Monday, September 23, 2013

Issy Stapleton: Not Gone, Thankfully, But Forgotten By Too Many

Many of you have expressed interest in sending cards to Issy or the family. Thank you so much for the effort. Your interest in meeting the needs of my children is overwhelming and inspiring.
PO Box 145 Elberta, MI 49628
                                        From Matt Stapleton, Team Issy's Facebook Page 

It will be three weeks tomorrow since Issy was in the van with her mother, her would-be murderer. I know that's harsh, but that's what Kelli was that day. It seems that the news coverage and far too many people are forgetting that fact.

The latest news story is about Kelli's friends flooding her with letters of support and money for her defense fund.

It's not about Issy. Issy appears almost irrelevant:

Issy Stapleton, who spent four days in a coma-like state, made an incredible recovery, her father, Matt Stapleton, said earlier this month.
She is believed to have suffered brain damage.
The Traverse City Record-Eagle earlier featured the family dealing with the girl's acute autism and violent episodes.
 The story's focus, though, is squarely on Kelli. As is the focus of the latest post on Kelli's blog: the concern from Kelli's supporters isn't about Issy; it's about Kelli.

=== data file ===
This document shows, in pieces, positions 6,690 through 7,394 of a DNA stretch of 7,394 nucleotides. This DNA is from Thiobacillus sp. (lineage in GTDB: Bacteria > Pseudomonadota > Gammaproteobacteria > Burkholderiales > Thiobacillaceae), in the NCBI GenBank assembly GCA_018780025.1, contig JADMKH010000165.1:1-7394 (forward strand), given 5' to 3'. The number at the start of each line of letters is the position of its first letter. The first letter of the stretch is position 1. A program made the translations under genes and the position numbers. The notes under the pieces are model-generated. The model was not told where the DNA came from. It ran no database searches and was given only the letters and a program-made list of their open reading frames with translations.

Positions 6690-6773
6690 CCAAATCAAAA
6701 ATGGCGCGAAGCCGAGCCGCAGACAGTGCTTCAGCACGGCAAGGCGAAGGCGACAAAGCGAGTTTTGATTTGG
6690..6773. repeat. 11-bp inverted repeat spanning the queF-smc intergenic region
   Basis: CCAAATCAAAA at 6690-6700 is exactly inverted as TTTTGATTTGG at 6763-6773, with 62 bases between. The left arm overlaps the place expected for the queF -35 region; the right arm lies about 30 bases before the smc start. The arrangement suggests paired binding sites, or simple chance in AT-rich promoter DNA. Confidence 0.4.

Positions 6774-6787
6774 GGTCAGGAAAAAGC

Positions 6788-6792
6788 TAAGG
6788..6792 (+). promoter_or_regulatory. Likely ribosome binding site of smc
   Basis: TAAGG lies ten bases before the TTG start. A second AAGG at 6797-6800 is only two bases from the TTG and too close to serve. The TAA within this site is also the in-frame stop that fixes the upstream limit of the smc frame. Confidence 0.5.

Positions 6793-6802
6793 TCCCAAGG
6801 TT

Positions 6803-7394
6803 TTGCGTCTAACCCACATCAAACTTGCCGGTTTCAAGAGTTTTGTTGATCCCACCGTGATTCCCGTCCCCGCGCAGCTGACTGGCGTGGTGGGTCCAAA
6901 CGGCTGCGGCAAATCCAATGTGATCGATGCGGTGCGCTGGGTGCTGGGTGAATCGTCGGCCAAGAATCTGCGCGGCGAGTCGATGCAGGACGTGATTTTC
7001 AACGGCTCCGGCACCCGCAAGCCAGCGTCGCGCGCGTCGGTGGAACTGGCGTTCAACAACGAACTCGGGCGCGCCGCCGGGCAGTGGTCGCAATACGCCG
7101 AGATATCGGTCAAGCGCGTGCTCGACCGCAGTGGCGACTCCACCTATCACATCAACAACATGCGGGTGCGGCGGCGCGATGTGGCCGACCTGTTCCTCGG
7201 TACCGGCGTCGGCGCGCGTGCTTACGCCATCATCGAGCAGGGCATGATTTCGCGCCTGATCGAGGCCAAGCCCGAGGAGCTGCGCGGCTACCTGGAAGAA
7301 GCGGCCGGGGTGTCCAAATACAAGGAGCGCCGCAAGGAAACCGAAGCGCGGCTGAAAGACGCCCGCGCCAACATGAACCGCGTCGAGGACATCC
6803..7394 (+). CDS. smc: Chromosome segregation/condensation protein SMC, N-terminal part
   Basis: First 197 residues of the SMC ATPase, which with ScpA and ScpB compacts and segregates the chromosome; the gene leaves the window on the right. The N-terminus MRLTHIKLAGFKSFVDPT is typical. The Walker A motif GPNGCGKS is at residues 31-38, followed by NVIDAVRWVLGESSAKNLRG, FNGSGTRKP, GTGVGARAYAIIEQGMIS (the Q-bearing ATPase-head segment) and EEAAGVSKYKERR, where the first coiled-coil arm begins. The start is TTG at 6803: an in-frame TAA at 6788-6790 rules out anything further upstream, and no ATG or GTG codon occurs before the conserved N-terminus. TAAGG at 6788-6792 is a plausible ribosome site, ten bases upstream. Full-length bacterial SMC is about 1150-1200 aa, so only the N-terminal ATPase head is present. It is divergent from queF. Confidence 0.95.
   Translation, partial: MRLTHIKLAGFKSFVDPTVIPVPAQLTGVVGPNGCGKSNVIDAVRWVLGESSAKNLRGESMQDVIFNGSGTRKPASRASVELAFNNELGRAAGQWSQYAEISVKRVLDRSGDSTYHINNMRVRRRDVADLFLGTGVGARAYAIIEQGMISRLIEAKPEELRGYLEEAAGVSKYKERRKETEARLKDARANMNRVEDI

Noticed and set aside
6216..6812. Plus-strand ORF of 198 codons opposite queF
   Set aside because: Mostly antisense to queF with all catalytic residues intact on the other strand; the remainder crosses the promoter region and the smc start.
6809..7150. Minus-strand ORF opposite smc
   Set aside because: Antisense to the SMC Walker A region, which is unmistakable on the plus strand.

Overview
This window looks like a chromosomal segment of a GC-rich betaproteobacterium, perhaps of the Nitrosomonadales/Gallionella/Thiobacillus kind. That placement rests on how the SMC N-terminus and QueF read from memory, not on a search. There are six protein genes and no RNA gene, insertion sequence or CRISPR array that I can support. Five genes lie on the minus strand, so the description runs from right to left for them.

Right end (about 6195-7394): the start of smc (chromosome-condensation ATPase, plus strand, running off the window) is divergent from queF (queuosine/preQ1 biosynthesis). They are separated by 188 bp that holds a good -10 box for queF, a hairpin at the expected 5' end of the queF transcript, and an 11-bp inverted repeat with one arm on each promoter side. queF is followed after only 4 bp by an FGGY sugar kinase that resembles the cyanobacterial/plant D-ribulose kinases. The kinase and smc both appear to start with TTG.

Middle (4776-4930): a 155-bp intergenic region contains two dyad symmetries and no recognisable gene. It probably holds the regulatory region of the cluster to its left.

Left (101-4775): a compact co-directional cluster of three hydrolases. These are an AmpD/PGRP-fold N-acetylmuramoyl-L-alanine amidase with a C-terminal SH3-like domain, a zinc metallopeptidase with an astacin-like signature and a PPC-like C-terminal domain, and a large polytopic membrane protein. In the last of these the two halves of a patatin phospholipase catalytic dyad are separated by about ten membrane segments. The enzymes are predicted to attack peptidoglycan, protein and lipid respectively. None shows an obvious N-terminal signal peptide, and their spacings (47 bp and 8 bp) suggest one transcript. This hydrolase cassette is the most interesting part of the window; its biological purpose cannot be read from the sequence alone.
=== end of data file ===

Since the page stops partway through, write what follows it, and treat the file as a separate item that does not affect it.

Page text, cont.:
I am still, three weeks later, reeling. You know that feeling of sick despair that takes hold in your chest and gut and twists? I'm there. And I'm so far on the periphery of this family's horrible situation. I can't even imagine how it's tearing up Issy's family. How scared, devastated, confused Issy must be feeling, the emotions her siblings are grappling with, her dad is dealing with.

This is a nightmare I am sure they all, including Kelli, wish they could wake up from. It's not, though, and how we talk about autistic people is vitally important here. We have a responsibility to Issy, to our children, to our friends on the spectrum, and to ourselves to get this right: to remember who the victim here was. It was not Kelli. She was the perpetrator.
--Kim Wombles

   I can not imagine what it must be like to stand in Issy's shoes right now.  To be at the center of this horrific crime-and yet, not be the focus.  I can't imagine how her siblings are feeling, or her dad.  I can only think that they ALL must be torn in so many different directions.  Yet, all we hear about is Kelli.